S.A.S. v France

European Court of Human Rights to give judgment concerning the prohibition
on wearing the full-face veil in public in France

On Tuesday 1 July 2014 at 11am the Grand Chamber will promulgate its much awaited judgment in the case of S.A.S. v. Republic of France. The case was heard by the full court on Wednesday 27 November 2013 and concerns the complaint of a French national who is a practising Muslim, that she is no longer allowed to wear the full-face veil in public following the entry into force, in April 2011, of a law prohibiting concealment of one’s face in public places.

The application was lodged with the European Court of Human Rights on 11 April 2011. On 28 May 2013 the Chamber to which the case had been allocated relinquished jurisdiction in favour of the Grand Chamber.

The Claimant is co-represented by Tony Muman of 43templerow chambers, Birmingham who argued:

“Life under the French ban is full of contradictions, perversity, inequalities and absurdity. Comedy, Satire and the Arts are given greater credence under the law than fundamental Convention rights. Wit and humour are given greater priority under the law than deeply and sincerely held religious belief and cultural practice. The choice to dress in a certain way for party reasons is given greater protection under the law than compulsion for religious and or cultural reasons to dress in a particular way.

The inescapable reality is that the manifestation of certain religious beliefs, to which the majority subscribe, is given greater respect under the law than the religious beliefs of others who fall within the minority.

S.A.S. is prepared to compromise. She is willing to remove her veil when there is a pressing social need and she is willing to wear a veil which strikes a fair balance between visibility and modesty. It is the State that has been overtly oppressive on the one hand whereas S.A.S. has offered compromise on the other.

S.A.S. underscores the reality that veil wearing Muslim ladies are no less patriotic about the Republic than their non-veil wearing comparators. Yet it is this group that has acutely felt the effect of the ban more than any other. In reality the law operates to prosecute the persecuted; it has had the effect of ostracising minority communities all the more and moreover ostracising the veil-wearing minority within that ostracised community.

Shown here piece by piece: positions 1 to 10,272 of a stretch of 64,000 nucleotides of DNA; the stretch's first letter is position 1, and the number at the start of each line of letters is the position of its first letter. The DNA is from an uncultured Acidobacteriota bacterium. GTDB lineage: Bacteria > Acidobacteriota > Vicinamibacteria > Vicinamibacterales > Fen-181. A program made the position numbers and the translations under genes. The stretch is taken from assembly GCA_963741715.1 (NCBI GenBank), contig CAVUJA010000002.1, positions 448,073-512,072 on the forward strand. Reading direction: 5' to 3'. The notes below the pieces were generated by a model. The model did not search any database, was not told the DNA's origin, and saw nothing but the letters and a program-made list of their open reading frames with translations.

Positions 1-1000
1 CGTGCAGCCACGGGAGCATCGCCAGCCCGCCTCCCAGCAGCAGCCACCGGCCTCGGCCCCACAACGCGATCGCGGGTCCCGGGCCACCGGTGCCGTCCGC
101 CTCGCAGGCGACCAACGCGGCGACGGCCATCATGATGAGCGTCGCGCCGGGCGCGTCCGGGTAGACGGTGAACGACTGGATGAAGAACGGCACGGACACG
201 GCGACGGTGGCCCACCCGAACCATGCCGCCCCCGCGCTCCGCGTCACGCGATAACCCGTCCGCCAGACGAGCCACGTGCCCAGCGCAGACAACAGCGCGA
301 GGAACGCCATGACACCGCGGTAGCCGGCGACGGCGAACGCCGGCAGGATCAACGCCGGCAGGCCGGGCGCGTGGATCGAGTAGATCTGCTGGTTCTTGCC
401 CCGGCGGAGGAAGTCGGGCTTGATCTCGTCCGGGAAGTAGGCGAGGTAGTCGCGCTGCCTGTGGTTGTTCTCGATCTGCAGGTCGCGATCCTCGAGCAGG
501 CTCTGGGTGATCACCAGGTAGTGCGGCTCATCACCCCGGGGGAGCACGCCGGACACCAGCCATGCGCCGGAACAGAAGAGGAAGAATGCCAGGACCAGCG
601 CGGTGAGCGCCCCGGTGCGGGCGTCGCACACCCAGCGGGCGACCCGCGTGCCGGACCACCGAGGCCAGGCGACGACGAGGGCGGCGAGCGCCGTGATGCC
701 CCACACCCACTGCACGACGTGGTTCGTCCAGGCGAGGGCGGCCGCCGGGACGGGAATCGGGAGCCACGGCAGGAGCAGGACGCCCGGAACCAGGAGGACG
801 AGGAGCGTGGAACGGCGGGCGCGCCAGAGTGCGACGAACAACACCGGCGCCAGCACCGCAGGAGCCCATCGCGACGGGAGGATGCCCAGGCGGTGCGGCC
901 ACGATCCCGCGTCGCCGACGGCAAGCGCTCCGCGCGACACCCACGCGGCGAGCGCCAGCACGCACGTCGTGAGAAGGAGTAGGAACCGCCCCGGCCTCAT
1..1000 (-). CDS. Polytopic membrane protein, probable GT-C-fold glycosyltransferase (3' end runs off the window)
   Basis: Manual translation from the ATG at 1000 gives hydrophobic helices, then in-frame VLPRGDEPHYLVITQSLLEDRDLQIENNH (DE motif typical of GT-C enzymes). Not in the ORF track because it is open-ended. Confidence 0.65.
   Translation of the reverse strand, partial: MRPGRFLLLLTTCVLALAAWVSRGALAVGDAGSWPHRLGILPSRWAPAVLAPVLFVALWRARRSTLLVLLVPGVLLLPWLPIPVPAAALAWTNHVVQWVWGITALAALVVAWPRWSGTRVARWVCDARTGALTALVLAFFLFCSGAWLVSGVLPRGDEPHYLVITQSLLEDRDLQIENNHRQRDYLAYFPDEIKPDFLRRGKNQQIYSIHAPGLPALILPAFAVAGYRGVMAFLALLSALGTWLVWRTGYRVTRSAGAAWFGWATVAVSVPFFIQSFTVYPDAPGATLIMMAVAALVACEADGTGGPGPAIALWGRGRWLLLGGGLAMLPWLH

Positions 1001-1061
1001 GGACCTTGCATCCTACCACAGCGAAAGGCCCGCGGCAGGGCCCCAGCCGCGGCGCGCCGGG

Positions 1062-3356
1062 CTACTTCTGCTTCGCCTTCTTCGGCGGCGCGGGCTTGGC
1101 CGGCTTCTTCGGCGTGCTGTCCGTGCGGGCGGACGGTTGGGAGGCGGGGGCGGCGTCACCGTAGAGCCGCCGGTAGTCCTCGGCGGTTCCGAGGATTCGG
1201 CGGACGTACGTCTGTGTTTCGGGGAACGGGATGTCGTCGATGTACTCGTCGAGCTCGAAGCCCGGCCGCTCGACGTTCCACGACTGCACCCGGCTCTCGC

Perversely the French ban has heightened racial tensions, brought about hostility and made society all the more intolerant.”


S.A.S. is a French national who was born in 1990 and lives in France.

Under Law no. 2010-1192 of 11 October 2010, which entered into force on 11 April 2011, it is prohibited for anyone to conceal their face in public places in France.

S.A.S. is a devout Muslim. She wears the burqa and niqab in accordance with her religious faith, culture and personal convictions. She explained to the court that the burqa is a full-body covering including a mesh over the face, and the niqab is a full-face veil leaving an opening only for the eyes. She emphasised that neither her husband nor any other member of her family puts pressure on her to dress in this manner. She added that she wears the niqab in public and in private, but not systematically and was thus content not to wear the niqab in certain circumstances but wished to be able to wear it when she chooses to do so. Lastly, her aim was not to annoy others but to feel at inner peace with herself.

Relying on Article 3 (prohibition of inhuman or degrading treatment), S.A.S. complained that as it is prohibited by law, on pain of criminal sanctions, to wear a garment designed to conceal the face in public places, she risks not only incurring such a sanction but also suffering harassment and discrimination, if she wears the full-face veil.

Relying on Article 8 (right to respect for private and family life), she also complained that the statutory prohibition on the wearing in public places of a garment designed to conceal the face prevents her from dressing in public as she chooses.

Under Article 9 (freedom of thought, conscience and religion), S.A.S. complained of a violation of her right to freedom of thought, conscience and religion, as a result of the same circumstances. In her view, her inability to wear the full-face veil in public places is incompatible with the freedom to manifest her religion or belief individually or collectively, in public or in private, by worship, teaching, practice and observance of rites.

Relying on Article 10 (freedom of expression), she complained of a violation of her right to freedom of expression, as a result of the same circumstances and because she is thus unable to wear in public a garment that expresses her faith and religious, cultural and personal identity.
Relying on Article 11 (freedom of assembly and association), she further complained of a violation of her right to freedom of assembly and association, as a result of the same circumstances, and of the fact that she is prevented from assembling with others in public wearing the full-face veil.

Lastly, under Article 14 (prohibition of discrimination), S.A.S. complained that the statutory prohibition on wearing a garment designed to conceal one’s face in public places gives rise to discrimination based on gender, religion and ethnic origin, to the detriment of women who, like herself, wear the full-face veil.

This is an international case, the outcome of which will have wide-reaching repercussions. For further information concerning this case or any other public law matters, please contact Mr Muman via his clerks  or on 0121 237 6035